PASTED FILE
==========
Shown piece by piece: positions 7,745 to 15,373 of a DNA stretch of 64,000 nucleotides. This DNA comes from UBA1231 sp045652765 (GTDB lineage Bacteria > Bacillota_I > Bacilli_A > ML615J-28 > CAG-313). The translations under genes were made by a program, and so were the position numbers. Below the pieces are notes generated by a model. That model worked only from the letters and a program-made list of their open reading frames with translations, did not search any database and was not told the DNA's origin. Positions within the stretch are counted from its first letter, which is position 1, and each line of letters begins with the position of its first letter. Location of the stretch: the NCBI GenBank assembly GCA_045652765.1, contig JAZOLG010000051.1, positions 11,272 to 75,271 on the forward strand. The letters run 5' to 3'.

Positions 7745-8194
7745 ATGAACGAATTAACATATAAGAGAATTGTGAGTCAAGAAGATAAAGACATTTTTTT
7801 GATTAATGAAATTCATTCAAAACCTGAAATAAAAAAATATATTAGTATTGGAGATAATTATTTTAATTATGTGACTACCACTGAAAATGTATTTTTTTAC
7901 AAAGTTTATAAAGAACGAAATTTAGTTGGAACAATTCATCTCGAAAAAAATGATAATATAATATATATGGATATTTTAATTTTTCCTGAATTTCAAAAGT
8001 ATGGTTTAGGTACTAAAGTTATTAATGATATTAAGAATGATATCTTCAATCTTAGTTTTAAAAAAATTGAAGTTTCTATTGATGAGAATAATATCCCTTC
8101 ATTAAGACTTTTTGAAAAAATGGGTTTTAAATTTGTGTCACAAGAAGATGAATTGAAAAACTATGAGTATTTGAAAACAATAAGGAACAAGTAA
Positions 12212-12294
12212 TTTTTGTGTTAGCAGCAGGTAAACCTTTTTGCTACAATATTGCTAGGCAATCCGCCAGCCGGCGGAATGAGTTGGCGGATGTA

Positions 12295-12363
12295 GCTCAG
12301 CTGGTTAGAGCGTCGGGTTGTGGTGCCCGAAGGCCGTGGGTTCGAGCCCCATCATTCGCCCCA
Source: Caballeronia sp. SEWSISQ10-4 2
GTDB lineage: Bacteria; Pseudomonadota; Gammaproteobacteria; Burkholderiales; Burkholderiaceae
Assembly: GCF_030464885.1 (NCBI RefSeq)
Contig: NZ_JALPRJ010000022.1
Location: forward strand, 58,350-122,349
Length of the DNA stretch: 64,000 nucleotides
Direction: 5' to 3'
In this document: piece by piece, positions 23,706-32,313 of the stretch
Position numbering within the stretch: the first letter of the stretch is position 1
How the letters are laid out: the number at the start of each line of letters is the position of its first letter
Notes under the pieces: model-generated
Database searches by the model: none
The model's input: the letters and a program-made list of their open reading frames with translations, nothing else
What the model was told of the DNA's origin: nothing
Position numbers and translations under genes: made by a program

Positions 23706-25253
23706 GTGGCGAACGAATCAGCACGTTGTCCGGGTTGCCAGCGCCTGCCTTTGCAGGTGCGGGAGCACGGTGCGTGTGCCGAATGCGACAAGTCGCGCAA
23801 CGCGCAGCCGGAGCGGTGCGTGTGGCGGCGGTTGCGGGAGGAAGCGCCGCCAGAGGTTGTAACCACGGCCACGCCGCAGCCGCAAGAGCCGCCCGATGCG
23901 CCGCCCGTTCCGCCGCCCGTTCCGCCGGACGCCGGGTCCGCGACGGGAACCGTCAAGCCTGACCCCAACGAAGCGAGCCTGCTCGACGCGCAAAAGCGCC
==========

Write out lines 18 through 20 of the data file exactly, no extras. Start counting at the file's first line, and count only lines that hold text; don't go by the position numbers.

Length of the DNA stretch: 64,000 nucleotides
Direction: 5' to 3'
In this document: piece by piece, positions 23,706-32,313 of the stretch